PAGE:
Summary: First-person monologue, as Elijah: the voice of God is not in the winds of popularity, nor the earthquake of instability, nor the fires of self-destruction. It is in the One in whom God has spoken and who will never leave us.

I’m so lonely. So desperately lonely. It’s been so long since l’ve seen a friendly face.

So lonely. So completely alone. I feel … deserted. No one even cares whether I am alive or dead.

After all I’ve done for them, would you not think that somewhere in Israel there would be a good word for Elijah? Would you not think that God’s prophet, who has stood up against the forces of evil, would receive a little gratitude, just a taste of thanks?

Would you not suppose that someone who has stood up to the king himself and has accused him to his very face of disturbing the peace of the nation ... would you not think that I could come to my mature years and feel honored, at least a tiny bit?

But I do not feel thanked. I do not feel honored. For Elijah there are no parades, no medals, no recognition. So lonely, so desperately lonely. But it’s not the first time, you know. I’ve felt this way before. All alone in the world, with nobody to care.

Why? Why? Do you know, sir? Do you, madam? How about you, young fellow? Or you, young lady? Anyone?

No, of course not. You’re like all the rest, aren’t you? You don’t really love the Lord. You don’t really care about His ways, now do you?

Well, I’m going to tell you my story, anyway. I must at least tell you about this nagging shadow of terror that crosses my soul! I must tell somebody. Somebody must hear my story, and soon. Soon, because the end is coming. They are going to get me. They are. So please, you may not like me; but at least let me tell my story to some human soul.

Lonely. When was the first time I felt It? Ah yes, I remember.


It was actually just at the moment of my greatest victory. Now I know that seems odd, but it’s true. At the very peak of my success, I felt this dismal loneliness. A magnificent, terrible moment. A glorious, horrible moment. Are you confused?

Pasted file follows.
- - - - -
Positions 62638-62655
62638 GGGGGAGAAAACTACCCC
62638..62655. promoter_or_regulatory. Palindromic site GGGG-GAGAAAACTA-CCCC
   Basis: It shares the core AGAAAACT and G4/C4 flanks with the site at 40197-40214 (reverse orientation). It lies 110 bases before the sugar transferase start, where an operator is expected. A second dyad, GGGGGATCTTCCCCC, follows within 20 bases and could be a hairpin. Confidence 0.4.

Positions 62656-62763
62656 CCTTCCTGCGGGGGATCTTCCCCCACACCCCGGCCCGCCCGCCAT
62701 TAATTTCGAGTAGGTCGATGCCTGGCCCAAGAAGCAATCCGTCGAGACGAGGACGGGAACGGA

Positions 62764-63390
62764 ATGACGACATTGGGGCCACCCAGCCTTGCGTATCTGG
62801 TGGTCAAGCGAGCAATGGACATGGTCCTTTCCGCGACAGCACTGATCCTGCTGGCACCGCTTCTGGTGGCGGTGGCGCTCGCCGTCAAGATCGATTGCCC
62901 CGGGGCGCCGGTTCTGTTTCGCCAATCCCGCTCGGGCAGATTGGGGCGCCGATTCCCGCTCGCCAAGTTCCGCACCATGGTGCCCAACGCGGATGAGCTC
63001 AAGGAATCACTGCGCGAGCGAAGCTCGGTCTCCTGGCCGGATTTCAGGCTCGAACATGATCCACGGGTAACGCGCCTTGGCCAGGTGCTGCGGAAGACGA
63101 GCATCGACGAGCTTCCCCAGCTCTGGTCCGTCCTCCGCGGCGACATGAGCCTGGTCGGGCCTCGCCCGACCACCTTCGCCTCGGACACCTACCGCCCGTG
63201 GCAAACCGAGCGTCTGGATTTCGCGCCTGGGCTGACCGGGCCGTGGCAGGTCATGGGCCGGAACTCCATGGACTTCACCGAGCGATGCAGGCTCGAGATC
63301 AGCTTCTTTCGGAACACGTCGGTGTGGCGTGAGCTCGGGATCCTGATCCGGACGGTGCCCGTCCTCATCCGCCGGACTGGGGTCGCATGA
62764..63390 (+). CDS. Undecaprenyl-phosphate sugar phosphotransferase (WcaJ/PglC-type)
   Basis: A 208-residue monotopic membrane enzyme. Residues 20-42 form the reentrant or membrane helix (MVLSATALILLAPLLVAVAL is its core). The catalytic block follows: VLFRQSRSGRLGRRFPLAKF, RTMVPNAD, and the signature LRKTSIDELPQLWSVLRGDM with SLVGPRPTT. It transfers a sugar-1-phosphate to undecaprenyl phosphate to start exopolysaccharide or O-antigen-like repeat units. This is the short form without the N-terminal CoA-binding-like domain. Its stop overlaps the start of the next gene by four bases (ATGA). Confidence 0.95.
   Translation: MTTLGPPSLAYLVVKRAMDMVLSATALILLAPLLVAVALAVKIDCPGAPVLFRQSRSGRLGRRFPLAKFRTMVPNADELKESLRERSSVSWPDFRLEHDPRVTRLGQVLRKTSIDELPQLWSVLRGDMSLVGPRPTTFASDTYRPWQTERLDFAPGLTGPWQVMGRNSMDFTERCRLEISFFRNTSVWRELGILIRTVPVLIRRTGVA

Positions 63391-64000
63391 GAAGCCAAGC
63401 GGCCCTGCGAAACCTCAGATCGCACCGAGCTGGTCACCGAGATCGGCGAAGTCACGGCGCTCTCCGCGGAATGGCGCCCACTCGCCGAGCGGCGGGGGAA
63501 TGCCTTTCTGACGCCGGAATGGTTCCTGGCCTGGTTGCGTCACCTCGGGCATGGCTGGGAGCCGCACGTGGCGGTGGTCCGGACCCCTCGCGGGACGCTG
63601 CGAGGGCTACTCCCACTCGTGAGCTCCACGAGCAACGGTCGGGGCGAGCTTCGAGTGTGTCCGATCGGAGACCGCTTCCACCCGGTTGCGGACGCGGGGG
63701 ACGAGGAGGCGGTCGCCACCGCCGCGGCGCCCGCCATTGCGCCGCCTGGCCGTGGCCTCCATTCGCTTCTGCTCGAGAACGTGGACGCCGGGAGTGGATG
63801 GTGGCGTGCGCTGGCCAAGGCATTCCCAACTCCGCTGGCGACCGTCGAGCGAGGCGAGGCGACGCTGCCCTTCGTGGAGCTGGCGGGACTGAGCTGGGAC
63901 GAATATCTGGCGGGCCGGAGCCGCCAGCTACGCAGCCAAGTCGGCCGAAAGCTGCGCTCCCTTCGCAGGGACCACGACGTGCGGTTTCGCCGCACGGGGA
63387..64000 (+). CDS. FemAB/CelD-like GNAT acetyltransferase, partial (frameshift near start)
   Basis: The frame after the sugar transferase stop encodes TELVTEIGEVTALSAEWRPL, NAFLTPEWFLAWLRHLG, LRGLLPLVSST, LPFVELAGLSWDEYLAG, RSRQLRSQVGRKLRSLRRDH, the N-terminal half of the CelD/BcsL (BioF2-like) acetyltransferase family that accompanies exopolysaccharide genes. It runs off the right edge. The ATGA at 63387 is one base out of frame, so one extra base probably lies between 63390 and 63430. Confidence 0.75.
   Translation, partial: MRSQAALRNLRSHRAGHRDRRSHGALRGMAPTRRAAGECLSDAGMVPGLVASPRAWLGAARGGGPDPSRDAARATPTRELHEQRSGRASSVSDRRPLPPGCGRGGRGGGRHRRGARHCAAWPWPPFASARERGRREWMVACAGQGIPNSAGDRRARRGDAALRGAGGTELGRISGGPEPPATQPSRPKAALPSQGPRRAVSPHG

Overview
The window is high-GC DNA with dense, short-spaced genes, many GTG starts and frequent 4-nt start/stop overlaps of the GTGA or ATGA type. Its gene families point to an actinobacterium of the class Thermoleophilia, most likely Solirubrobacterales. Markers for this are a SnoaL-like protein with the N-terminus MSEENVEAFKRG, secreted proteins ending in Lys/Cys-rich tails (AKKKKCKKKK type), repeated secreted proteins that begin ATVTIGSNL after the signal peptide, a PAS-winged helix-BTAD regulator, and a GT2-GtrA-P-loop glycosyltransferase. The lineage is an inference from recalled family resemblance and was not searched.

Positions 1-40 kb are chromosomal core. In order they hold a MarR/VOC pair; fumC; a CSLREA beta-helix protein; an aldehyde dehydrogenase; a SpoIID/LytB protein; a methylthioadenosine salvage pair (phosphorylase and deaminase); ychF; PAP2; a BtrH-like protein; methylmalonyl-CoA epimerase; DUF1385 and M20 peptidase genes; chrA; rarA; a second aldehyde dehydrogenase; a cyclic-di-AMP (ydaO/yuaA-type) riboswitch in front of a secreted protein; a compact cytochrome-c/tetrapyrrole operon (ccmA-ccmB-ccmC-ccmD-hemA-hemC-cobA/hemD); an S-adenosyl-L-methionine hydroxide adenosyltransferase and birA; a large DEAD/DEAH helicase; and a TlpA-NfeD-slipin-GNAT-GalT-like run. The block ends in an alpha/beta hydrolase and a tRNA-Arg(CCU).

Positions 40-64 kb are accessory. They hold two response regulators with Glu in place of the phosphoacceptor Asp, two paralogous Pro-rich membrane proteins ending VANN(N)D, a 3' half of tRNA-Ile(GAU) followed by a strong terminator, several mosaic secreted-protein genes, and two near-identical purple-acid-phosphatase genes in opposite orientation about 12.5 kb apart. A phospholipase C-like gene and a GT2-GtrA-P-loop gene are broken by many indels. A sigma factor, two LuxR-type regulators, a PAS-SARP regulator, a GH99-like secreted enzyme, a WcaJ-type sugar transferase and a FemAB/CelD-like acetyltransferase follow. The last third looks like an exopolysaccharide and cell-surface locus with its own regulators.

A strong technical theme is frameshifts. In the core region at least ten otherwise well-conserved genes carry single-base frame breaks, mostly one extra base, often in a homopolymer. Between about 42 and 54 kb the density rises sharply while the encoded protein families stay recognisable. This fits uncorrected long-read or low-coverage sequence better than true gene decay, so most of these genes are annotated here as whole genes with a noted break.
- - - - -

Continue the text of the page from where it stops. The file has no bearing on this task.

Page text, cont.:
Perhaps I’d better set the background. Several years ago the Lord, the God of our people, called me while I was still in my little village of Tishbe, and the Lord said, "Elijah, I want you to be my prophet."

Now you must understand that it was not unusual for the Lord to call prophets. There were hundreds of us. Nearly every town and village had a few young men and some women, too, on whom the word of the Lord had come. We were a fascinating study, we prophets. We used to run our mouths on nearly every subject imaginable. No such thing as an inhibited prophet, you know. We worked ourselves up into frenzies, we spoke feverish gibberish, and we had an opinion on everything. Being a prophet was not bad, not bad at all. Chiefs and captains, kings and courtiers called on us to see what we had to say, and, if they didn’t like it, well, too bad for them. We prophets were very proud of speaking for the Lord. Yes, sir. For the Lord Himself.

But when the Lord called me to be a prophet, very early he sent me to the king of my nation. In those days Israel’s king was Ahab, and let me tell you, he was a nasty piece of work. Ahab was the most horrible example of kingship we had ever seen in this kingdom, and, believe me, we had had some bad ones.

How bad were they? Well, they say it goes all the way back to King Jeroboam. Jeroboam brought idolatry and lust and child sacrifice and all sorts of filthiness into the royal palace in Samaria. Terrible things!

But the worst thing Jeroboam did was to leave sons behind, because his sons and their sons were worse even than the old man. Let’s see, the first was Nadab; he only lasted two years, when Baasha conspired against him and took his throne. And Baasha just repeated everything that Jeroboam had done. Well, his son Elah made it another two years, and got so drunk he couldn’t even defend himself against Zimri, who took the throne.

As for Zimri, do you know that in seven days … seven days, not years ... he managed to destroy the entire royal family?! You cannot believe the corruption of these people! Well, after Zimri’s one-week reign of terror came General Omri, and for about twelve years Omri gave us civil war. Omri was the worst, the absolute worst, in his idolatry, his lust, his bloodthirstiness, his greed, we thought it couldn’t get worse.

But it did. It got worse. Worse was Ahab. Ahab. I can hardly pronounce his name. It sickens me. His very name – it makes me feel ... chilled, alone. So very alone.

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